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March 14, 2014 at 9:06 PM #74451misscarmenleeParticipant
My Marketing team for a class project recently made a video but the number of views we have gotten is minimal. Our concept was to mimic the Bud Light #UpForWhatever commercial. I was wondering if you could help critique the video and give us some feedback on how to improve for our next project. This was the first time any of us have made something like this.
I understand that our video quality (e.g. camera) itself wasn't HD, which takes away some of its entertainment value. I have also been told that having music over the video also makes it less enjoyable.
Please share some of your thoughts! I'm really looking forward to hearing some of your comments.
And here is the link:
March 18, 2014 at 1:54 AM #210038composite1Member
It wasn't bad for a class project and it not being 'HD' didn't detract. Two things that stuck out though were:
1) Light your scenes. You don't need big studio or 'pro' lights but you do need to get some light on the scenes. Especially when the talent comes into the door and definitely on the 'product' when they put it on the table in frame! Also, you lights need to be consistent. You had multiple light sources and didnt 'White Balance' for any of them. So in one shot everything has an 'orange' or 'yellow' cast on all the colors and in others you used an LED light and you had a hard 'blue' cast over everything. When you're planning your shoot, pick out the kind of light your scene will have and stick with that for consistency. Since it was supposed to be a 'party', the LED light simulating a cellphone light was a nice touch. Using that through the whole production would have been cool.
2) Your piece is too long for the type of commercial you were emulating. Commericals are short for a reason. People's attention spans are about 30 seconds or less when it comes to video these days. You have less than 5 seconds to get their attention and less than 10 to hold it so they'll want to see it to the end of 30! Your commercial has to tell a 'short story' in that time with a 'beginning', 'middle' and 'end' with a 'payoff' that shows the product (i.e. Beer.) You do that by using 2-second cuts that start and end with action. You had some 2-second cuts, but they weren't consistent. Also I never had a sense of 'Kaitlin' being 'upforwhatever' since she wasn't the primary focus in the piece.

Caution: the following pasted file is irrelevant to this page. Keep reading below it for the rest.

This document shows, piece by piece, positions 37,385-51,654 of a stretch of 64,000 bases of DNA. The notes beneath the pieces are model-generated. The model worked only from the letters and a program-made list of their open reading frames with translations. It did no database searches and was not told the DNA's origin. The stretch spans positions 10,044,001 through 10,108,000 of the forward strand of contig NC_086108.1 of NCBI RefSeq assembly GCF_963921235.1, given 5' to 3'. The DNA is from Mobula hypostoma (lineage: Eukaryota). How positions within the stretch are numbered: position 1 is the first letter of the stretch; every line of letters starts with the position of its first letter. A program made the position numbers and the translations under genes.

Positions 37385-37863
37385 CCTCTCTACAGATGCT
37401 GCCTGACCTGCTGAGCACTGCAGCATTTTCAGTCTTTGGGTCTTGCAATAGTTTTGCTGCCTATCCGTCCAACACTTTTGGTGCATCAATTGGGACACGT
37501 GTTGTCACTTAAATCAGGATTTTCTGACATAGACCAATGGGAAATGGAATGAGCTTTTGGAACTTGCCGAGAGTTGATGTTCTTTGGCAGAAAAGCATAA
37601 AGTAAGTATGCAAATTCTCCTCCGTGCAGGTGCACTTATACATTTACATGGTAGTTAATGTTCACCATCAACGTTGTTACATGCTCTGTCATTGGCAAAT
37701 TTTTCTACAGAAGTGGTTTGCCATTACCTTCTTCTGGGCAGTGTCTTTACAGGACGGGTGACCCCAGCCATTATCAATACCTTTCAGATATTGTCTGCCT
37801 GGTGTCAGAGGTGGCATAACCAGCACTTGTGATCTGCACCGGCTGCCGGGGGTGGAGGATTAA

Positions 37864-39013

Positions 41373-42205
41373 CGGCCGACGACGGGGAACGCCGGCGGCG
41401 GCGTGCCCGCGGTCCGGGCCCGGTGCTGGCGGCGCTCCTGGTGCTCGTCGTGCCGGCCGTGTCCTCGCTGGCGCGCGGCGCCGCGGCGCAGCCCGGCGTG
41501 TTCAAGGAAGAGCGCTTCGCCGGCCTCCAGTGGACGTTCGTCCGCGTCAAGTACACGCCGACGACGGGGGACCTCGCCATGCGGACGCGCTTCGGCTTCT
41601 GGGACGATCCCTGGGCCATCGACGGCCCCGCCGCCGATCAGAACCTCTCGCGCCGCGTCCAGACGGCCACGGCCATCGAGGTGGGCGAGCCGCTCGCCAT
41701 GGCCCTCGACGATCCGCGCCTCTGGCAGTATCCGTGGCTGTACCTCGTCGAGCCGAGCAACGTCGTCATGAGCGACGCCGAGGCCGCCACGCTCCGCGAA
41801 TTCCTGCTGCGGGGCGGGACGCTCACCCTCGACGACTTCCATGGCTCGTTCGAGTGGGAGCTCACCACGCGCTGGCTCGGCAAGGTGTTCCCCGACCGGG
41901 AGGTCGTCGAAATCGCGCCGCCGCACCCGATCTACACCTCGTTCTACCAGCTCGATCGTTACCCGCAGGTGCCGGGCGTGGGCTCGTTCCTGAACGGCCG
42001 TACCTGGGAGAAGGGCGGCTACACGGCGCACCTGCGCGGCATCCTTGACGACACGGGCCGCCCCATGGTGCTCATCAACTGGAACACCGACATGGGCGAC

My suggestion if you can't reshoot, is to go through and cut 97 seconds leaving 5 seconds to intro, 20 sec to tell your story using 2 second cuts (starting and ending on action) and 5 seconds to spotlight the product and then drop your hashtag overlay over the live video.
March 19, 2014 at 12:41 PM #210060WesParticipant
Composite 1 pretty much summed it up, and I would also add that without a narrator or dialogue you have to have REALLY compelling imagery that tells your story and I'm not sure you get that by just showing various shots of having fun.
I would maybe add some text or someone describing what the "whatever" moment is in each shot, but as the previous commentor noted, you should cut out much of it.
You could also try using slow-motion for some of the shots and focusing on people's faces having fun, rather than just the action.
July 17, 2014 at 7:10 AM #210791HowardRobinsonParticipant
If you want to make a good video for your project, then you need to use high resolution camera and put any suitable music on that video. Good visual quality video with nice music attracts people and you will get maximum benefits by using this technique. I hope it will work for you.
July 18, 2014 at 6:55 AM #210809paulearsParticipant
Sorry, but to the UK viewer, it looked like a load of students making a video with no planning, no preparation, no story and no understanding of audience? Thanks to NCIS, at least I understand what was happening with the cups and balls – but it was frankly pretty awful in artistic and technical terms. I have no idea what it was about, I have no idea of the link to St Patricks day apart from green? I'd even forgotten the brand of beer by the time it got to the end. It did look to me like a load of drunk people got a video camera. The choice of music seemed to not fit the stagering dance movements they were making, so why was it chosen.
I'm sure you had fun making it, but as a serious project on marketing, then if I were your teacher, I'd be wondering how to give it any grade at all – much of course depends on the criteria you will be graded on, but all the educational ones I can think of seem to score zero?
Sorry guys, I think it need scrapping and you should start again, thinking about purpose, audience, market and production values.
Sorry it's so harsh.
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